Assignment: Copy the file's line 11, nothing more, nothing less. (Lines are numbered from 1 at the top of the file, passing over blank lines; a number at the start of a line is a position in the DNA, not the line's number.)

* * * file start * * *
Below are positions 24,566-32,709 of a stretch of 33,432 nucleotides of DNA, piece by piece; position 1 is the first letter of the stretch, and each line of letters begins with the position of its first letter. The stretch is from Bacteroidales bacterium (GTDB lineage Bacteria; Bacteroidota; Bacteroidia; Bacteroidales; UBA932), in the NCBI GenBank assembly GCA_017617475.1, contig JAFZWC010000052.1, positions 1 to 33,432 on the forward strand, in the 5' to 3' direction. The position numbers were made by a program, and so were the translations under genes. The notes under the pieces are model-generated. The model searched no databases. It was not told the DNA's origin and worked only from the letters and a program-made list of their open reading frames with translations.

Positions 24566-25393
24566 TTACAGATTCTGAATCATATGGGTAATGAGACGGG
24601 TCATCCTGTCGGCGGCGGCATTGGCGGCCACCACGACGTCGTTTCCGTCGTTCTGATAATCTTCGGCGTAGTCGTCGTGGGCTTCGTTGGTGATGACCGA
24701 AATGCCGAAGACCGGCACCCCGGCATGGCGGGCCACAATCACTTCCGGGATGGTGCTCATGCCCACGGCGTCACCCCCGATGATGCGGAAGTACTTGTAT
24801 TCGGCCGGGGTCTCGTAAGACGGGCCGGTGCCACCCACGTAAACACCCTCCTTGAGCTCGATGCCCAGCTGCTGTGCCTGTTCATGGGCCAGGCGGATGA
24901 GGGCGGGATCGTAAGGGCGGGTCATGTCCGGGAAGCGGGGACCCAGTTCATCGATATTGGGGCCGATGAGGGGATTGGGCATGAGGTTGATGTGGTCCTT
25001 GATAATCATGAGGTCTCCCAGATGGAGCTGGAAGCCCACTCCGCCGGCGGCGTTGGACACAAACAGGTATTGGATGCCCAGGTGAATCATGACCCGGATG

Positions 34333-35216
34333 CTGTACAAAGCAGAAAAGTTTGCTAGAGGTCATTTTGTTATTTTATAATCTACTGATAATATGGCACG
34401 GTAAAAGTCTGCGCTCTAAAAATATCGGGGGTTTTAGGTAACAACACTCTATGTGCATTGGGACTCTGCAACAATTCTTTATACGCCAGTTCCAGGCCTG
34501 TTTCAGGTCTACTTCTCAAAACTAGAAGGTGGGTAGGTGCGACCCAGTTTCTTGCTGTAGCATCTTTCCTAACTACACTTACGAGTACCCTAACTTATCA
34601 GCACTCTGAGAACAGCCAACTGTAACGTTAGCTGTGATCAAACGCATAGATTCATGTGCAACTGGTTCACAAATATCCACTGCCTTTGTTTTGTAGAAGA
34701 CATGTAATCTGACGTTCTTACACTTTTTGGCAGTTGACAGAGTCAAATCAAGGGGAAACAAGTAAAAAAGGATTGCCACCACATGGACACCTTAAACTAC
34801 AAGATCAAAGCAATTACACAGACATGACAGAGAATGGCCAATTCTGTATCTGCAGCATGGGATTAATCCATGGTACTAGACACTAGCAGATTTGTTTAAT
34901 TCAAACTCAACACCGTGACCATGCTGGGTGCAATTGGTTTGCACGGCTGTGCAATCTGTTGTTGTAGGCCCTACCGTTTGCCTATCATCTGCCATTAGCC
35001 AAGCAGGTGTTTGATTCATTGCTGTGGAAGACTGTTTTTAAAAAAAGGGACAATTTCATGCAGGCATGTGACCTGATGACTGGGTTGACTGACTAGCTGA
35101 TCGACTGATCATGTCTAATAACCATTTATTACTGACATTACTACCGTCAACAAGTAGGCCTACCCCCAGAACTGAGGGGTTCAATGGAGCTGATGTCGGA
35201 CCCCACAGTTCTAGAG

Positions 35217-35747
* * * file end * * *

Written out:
34401 GTAAAAGTCTGCGCTCTAAAAATATCGGGGGTTTTAGGTAACAACACTCTATGTGCATTGGGACTCTGCAACAATTCTTTATACGCCAGTTCCAGGCCTG